Your Astronomical Guide: UK Space Events in January 20243rd Jan 2024
As the first page of 2024 gets ready to turn, isn’t it exciting to think about starting this fresh chapter in a truly out-of-this-world manner? Picture this – a January filled with thrilling space events scattered across the entire United Kingdom, each serving as a unique gateway into the boundless wonders of our universe.
These aren’t just events – they’re your personal invitations to explore the cosmos! The stories of the stars, written in the vast expanse of the night sky, are waiting to be read. So gear up, fellow space enthusiasts, because 2024 brings along a treasure trove of celestial wonders that promise to spark curiosity, inspire wonder, and ignite a passion for space exploration like never before!
When: 5 January
Where: Thatto Heath Road St Helens WA10 3QX United Kingdom
Step inside the Wonder Dome, a mobile planetarium, and you will be transported on a cosmic journey and thrilling adventure as you explore the universe’s wonders. Inspire future space explorers and kickstart a lifelong love of space and science. The suggested age is 5-10 years. Children under eight years old must be supervised in the library at all times.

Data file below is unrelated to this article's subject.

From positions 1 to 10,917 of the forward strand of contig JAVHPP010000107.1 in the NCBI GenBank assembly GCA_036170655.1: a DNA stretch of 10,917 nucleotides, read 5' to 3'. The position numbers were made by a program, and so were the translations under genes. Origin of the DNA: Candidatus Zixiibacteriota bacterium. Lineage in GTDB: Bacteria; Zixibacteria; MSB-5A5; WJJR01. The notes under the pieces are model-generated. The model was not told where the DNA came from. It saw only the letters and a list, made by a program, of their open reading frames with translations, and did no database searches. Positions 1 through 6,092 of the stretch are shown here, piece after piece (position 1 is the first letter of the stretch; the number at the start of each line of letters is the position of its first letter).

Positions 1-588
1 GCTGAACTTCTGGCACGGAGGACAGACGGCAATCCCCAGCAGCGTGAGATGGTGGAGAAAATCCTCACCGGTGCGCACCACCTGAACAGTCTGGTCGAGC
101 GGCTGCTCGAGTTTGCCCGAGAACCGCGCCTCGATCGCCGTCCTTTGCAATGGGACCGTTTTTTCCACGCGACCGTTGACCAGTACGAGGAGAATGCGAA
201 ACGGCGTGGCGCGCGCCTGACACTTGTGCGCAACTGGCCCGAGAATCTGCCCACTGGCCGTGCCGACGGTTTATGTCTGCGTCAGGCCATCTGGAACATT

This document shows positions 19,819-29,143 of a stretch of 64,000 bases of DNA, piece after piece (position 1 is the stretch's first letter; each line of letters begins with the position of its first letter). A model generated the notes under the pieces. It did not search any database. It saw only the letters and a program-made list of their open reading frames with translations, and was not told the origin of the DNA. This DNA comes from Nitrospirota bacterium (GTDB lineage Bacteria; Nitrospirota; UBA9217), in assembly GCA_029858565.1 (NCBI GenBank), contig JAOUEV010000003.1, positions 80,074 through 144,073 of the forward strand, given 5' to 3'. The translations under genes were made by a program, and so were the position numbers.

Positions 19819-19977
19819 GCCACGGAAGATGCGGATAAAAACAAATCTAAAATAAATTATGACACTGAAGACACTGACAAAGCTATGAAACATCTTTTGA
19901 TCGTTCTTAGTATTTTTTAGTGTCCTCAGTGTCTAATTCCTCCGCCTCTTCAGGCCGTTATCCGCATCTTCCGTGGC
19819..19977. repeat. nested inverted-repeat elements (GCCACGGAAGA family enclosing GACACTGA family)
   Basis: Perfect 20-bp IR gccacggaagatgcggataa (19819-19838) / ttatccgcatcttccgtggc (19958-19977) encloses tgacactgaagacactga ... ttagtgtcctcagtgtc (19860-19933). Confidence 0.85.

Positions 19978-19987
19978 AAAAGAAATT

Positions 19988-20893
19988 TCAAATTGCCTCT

When: 6 January
Where: Sutton Bank National Park Centre, Sutton Bank Thirsk YO7 2EH United Kingdom
This is the darkest time of the year in the North York Moors, and you’ll be searching for a treasure trove of celestial beauties. You’ll spy clouds of gas where stars are born, distant galaxies, and colorful stars. If it’s cloudy, you will still see stars thanks to a brilliant computer-based planetarium show. This event is suitable for adults and children over six years old and is perfect for novices.
When: 12 January
Where: Stonehaugh Activity Centre Stonehaugh Hexham NE483DZ United Kingdom
Everything we “see” in the Universe only makes up 5% of everything that has to exist in the Universe, so the Universe behaves the way that it does! So what is the other 95%? Black holes are the focus of many SiFi movies, but do they exist, and if so, what are they? Dark matter and Dark energy are quite new to most people; these are terms used to explain the way the universe is behaving and why it is expanding. But how much do we really know? Come and have fun while you learn.
When: 13 January
Where: Market Hall, Duke Street Devonport PL1 4PS United Kingdom
We Are Stars – What are we made of? Where did it all come from? Explore the secrets of our cosmic chemistry and our explosive origins. Connect life on Earth to the evolution of the Universe by following the formation of Hydrogen atoms to the synthesis of Carbon and the molecules for life.
We Are Guardians – In a world out of balance, We Are Guardians explores how ecosystems are intrinsically connected and, with the increasing use of Satellite Monitoring, examines the links between human activities and climate change.
When: 15 January
Where: The Royal Institution of Great Britain, 21 Albemarle Street London W1S 4BS United Kingdom